Research Area "Neurocybernetics"

Research topics

Doctorate Programme
Institute of Cognitive Science
University of Osnabrück

Project: TED*

A TED (= Two-degrees-of-freedom Experimental Device)is a simple sensor-driven walking machine: its walking modes can be influenced by input to its left and right light sensors (e.g. flashlight).

The purpose of a TED is threefold: 1.) It serves as a device to study the effect of different leg designs on the walking speed of this simple machine or its ability to overcome obstacles in its way. It is intended to be used also to study "hand-made" evolution of systems morphologies much in the same sense as BEAM robotics.

2.) It demonstrates how the discrete-time dynamics of a two-neuron network**, operating near a Sacker-Neimarck bifurcation, can serve as an effective neurocontroller for the two motors of the TED***. It also demonstrates how sensor signals (here coming from the left and right photoresistors) can change the behavior of the machine.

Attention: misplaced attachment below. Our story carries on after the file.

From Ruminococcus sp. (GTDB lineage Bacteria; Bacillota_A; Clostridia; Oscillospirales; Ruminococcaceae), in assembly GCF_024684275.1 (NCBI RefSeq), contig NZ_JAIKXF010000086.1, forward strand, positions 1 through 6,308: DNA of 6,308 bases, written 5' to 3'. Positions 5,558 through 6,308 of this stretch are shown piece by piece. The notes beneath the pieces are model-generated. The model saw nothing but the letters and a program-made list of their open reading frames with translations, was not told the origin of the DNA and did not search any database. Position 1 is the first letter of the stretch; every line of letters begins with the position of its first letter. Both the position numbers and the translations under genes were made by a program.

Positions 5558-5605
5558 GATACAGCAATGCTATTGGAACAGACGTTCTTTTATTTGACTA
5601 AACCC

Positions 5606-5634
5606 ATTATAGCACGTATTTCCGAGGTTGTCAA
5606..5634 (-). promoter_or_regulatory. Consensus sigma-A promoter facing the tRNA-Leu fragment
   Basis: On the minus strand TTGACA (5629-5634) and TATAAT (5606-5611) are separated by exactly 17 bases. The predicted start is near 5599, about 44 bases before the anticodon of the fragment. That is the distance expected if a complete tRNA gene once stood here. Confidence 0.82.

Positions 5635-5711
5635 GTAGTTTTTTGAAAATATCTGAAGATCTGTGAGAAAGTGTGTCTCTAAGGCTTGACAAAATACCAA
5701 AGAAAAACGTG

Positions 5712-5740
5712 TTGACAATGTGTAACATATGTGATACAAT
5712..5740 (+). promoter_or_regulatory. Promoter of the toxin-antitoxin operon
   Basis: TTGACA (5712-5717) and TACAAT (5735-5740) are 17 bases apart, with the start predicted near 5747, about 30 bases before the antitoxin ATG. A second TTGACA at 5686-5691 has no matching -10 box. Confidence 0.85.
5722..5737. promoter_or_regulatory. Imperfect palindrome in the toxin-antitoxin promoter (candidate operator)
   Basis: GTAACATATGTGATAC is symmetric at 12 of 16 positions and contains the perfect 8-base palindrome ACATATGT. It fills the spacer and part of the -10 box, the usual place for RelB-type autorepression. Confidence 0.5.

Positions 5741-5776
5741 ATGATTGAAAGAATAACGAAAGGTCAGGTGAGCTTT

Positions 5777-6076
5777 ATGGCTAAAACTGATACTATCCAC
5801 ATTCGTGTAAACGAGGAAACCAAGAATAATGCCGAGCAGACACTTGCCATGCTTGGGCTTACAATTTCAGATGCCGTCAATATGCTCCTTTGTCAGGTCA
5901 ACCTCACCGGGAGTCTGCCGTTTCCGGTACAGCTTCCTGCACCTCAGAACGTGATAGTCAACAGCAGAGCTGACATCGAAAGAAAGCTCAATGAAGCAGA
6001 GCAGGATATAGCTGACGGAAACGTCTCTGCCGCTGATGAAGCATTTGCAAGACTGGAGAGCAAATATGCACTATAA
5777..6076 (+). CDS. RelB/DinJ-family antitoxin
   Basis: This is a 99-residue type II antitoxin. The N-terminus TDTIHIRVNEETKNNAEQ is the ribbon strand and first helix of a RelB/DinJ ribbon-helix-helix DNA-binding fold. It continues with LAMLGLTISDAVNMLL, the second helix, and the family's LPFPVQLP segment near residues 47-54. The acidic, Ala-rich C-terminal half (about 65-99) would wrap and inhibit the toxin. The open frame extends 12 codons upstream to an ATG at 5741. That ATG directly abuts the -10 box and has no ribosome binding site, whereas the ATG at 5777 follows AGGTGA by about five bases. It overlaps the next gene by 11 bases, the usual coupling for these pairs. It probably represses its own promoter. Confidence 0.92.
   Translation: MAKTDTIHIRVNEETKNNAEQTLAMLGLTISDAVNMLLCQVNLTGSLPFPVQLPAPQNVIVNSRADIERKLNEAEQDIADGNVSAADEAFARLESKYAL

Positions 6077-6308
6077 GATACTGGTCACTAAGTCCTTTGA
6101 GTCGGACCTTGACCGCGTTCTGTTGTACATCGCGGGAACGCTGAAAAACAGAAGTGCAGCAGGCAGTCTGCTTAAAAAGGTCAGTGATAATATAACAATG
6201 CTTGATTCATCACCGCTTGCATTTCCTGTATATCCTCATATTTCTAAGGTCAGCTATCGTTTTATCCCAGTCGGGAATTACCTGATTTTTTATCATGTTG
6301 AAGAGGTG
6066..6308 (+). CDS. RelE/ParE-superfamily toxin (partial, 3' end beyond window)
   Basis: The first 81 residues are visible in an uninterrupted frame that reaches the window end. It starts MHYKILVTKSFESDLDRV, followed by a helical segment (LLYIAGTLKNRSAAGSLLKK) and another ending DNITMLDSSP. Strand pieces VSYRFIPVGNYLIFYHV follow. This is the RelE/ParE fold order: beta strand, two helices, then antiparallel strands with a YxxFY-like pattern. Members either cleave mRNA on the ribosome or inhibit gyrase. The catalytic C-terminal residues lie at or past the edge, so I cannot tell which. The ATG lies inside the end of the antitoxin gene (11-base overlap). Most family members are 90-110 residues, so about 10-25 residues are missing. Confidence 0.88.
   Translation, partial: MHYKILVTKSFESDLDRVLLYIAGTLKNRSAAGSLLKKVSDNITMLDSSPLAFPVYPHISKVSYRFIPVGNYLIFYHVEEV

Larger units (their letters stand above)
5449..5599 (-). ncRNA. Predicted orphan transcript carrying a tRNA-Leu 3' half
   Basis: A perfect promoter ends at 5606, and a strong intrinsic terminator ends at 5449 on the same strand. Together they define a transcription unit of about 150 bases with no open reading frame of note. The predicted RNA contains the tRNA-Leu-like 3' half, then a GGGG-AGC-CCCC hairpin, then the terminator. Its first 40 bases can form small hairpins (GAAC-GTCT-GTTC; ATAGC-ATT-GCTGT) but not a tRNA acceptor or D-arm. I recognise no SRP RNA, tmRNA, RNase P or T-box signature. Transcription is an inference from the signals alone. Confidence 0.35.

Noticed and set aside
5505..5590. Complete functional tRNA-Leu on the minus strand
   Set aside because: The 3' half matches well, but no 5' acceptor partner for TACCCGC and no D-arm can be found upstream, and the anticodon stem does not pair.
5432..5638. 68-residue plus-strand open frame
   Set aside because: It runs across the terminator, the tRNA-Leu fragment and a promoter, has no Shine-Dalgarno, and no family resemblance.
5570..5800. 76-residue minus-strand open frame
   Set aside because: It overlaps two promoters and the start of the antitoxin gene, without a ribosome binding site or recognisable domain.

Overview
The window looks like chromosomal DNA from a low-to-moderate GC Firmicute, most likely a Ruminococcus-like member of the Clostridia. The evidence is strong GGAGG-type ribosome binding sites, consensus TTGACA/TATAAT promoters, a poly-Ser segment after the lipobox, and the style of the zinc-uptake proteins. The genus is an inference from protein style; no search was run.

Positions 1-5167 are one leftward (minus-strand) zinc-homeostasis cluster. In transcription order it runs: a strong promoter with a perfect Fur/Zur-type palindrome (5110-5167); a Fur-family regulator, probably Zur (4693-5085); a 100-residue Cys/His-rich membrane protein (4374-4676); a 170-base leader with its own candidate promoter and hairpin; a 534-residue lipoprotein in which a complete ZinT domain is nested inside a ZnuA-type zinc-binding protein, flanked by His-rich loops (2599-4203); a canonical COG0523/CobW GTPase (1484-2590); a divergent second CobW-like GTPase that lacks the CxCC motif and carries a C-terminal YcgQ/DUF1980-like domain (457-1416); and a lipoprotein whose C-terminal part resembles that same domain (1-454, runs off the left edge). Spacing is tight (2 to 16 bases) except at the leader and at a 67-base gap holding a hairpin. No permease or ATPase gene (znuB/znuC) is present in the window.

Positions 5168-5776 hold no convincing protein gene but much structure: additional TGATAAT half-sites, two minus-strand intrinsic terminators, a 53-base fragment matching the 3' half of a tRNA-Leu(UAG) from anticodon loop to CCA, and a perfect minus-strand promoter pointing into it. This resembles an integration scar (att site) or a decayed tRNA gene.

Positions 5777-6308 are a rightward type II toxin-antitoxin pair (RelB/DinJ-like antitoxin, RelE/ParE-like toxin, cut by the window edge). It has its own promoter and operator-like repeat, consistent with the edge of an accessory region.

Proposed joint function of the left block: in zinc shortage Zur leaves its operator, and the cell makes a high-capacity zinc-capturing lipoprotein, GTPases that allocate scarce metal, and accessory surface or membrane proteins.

The network with two parameters.
Output (motor) signals of the network

3.) It demonstrates that a (small) neural network can be easily downloaded on a low cost processor chip, so that the machine can move and react autonomously (as far as batteries are operating). It also has the educational aspect, that one can learn the dynamical effects of binary implementation (here 16 bits) of a differential function like the sigmoid used here.
This tiny chip is TED's brain. It is as small as a fingernail. The neural network can easily be converted and downloaded to TED via a simple tool.

Contact: Frank Pasemann and Manfred Hild


[1] D. Hrynkiw, M.W. Tilden: Junkbots, Bugbots and Bots on Wheels, McGraw-Hill, New York, 2002.
[2] F. Pasemann, Complex dynamics and the structure of small neural networks, Network, Computat. Neural Syst., 13, (2002).
[4] F. Pasemann, M. Hild, K. Zahedi, SO(2)-networks as neural networks, Proceedings IWANN’03, LNCS 2686, Springer, 2003

* Work done at the former Intelligent Dynamics (INDY) group at the Fraunhofer Institute AIS (now FhI-IAIS).